After the landmark meeting in Havana between President Obama and Raul Castro, it is tempting to say that the process or re-establishing a relationship with Cuba is complete. But 55 years of history cannot be simply forgotten – and elements on both sides of the Florida Strait have incentives to throw up roadblocks to further engagement.
There are still a number of steps both countries need to take in order to truly make the relationship between Cuba and the United States a normal one, ranging from a lifting of the embargo by the US Congress to a decision by the Cuban government on how to deal with the over $7 billion claims by American companies on assets nationalized after the revolution.
So far, the rapprochement between Cuba and the United States has been a great lesson in how effective diplomacy can build national security in the 21st Century. America can become stronger, safer, and more prosperous by encouraging openness with our neighbors. Now, both sides must engage in a series of confidence-building measures that can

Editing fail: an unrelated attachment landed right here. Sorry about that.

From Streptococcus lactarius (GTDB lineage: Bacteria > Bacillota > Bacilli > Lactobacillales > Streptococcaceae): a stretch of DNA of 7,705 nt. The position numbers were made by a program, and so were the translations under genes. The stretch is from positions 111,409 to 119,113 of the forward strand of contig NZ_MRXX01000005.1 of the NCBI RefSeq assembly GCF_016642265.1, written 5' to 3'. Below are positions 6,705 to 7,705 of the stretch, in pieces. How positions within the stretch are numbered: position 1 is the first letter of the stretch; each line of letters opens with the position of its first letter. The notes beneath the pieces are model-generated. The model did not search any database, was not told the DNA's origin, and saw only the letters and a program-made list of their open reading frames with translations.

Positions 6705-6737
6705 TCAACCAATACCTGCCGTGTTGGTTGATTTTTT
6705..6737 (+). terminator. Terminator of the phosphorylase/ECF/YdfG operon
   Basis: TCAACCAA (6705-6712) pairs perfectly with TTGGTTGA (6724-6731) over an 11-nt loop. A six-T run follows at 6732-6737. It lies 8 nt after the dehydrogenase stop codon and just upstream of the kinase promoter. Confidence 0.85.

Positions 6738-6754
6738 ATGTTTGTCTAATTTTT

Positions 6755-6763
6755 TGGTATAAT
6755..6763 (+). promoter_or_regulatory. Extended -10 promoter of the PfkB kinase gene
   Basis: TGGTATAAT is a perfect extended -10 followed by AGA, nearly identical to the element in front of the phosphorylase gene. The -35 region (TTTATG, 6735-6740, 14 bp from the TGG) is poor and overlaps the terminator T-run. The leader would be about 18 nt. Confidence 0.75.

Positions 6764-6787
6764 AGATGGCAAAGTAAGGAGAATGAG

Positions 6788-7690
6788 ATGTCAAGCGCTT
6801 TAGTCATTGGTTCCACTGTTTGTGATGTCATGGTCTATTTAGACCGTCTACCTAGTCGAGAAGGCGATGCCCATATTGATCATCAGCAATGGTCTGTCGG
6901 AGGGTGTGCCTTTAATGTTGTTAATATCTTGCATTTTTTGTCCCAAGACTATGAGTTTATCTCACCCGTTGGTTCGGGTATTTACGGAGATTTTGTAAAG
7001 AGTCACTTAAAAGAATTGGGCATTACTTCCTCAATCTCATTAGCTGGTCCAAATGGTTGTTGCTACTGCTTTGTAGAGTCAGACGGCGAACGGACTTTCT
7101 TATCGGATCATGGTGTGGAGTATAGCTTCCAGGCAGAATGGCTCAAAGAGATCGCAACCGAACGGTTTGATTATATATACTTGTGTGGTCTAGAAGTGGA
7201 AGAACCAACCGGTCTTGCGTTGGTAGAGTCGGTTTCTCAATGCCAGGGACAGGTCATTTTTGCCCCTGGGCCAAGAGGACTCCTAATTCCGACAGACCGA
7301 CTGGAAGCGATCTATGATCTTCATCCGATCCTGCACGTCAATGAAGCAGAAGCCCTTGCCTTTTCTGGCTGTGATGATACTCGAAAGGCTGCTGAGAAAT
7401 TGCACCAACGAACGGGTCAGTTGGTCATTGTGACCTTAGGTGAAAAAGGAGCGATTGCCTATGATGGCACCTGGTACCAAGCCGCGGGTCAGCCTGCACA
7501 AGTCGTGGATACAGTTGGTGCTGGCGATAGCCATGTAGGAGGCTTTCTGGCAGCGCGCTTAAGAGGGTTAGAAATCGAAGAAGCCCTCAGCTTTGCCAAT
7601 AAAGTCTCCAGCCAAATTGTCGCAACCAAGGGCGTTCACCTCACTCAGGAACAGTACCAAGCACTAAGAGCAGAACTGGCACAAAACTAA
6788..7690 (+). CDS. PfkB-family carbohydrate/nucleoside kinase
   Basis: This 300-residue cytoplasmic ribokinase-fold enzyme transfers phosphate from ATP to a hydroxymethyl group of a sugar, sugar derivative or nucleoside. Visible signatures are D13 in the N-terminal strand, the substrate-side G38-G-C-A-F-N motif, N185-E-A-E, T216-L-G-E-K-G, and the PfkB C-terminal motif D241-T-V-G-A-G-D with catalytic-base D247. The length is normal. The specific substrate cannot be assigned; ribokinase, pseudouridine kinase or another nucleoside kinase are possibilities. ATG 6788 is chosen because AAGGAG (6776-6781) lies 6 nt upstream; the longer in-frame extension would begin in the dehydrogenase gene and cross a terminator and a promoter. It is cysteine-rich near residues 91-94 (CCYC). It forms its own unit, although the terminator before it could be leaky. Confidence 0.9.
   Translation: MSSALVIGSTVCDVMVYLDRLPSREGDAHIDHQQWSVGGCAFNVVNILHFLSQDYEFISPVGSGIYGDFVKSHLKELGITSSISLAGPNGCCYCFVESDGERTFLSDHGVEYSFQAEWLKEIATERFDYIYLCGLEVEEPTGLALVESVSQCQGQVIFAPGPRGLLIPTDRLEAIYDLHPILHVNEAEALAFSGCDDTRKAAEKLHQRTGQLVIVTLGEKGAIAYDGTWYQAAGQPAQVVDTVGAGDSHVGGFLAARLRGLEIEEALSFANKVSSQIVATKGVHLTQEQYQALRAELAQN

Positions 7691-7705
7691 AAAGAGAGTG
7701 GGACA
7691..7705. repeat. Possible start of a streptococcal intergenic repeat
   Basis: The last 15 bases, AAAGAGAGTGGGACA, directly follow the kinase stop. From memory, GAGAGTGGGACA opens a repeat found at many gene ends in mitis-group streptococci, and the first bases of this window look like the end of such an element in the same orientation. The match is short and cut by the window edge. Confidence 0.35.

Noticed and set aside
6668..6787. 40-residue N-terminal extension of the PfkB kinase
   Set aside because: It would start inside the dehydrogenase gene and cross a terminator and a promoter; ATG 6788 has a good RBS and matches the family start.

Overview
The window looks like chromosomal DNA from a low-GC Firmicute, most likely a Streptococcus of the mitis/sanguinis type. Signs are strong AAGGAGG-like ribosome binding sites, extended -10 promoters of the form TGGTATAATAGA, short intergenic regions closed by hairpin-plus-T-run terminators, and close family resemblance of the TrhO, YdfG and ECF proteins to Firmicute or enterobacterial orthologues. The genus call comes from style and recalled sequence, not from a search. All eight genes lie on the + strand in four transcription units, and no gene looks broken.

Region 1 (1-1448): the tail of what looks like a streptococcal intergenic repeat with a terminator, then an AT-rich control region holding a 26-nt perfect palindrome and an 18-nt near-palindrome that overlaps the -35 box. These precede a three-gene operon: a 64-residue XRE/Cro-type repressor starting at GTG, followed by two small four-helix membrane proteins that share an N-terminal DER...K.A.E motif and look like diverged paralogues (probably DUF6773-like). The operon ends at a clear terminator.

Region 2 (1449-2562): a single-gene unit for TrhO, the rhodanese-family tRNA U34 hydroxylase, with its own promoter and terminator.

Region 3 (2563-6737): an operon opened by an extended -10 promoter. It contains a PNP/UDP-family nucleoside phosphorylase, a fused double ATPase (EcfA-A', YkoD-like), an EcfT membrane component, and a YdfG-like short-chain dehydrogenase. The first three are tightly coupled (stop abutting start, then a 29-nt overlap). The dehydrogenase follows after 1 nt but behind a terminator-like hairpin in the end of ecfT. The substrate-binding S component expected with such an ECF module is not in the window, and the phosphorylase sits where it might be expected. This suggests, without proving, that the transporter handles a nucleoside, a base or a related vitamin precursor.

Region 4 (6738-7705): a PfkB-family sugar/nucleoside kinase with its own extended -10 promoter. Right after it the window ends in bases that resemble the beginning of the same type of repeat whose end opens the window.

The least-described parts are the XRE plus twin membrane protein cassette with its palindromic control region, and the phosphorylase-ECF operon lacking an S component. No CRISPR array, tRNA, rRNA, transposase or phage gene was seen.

The American Security Project’s initiative – “Pathways to the Future of US-Cuba Relations” – examines how to build confidence between Cuba and the United States in a series of discreet areas:
ASP looks forward to helping build a closer relationship between the governments of the United States and Cuba. Even more importantly, ASP hopes to build a long-lasting relationship between the people of the United States and the people of Cuba.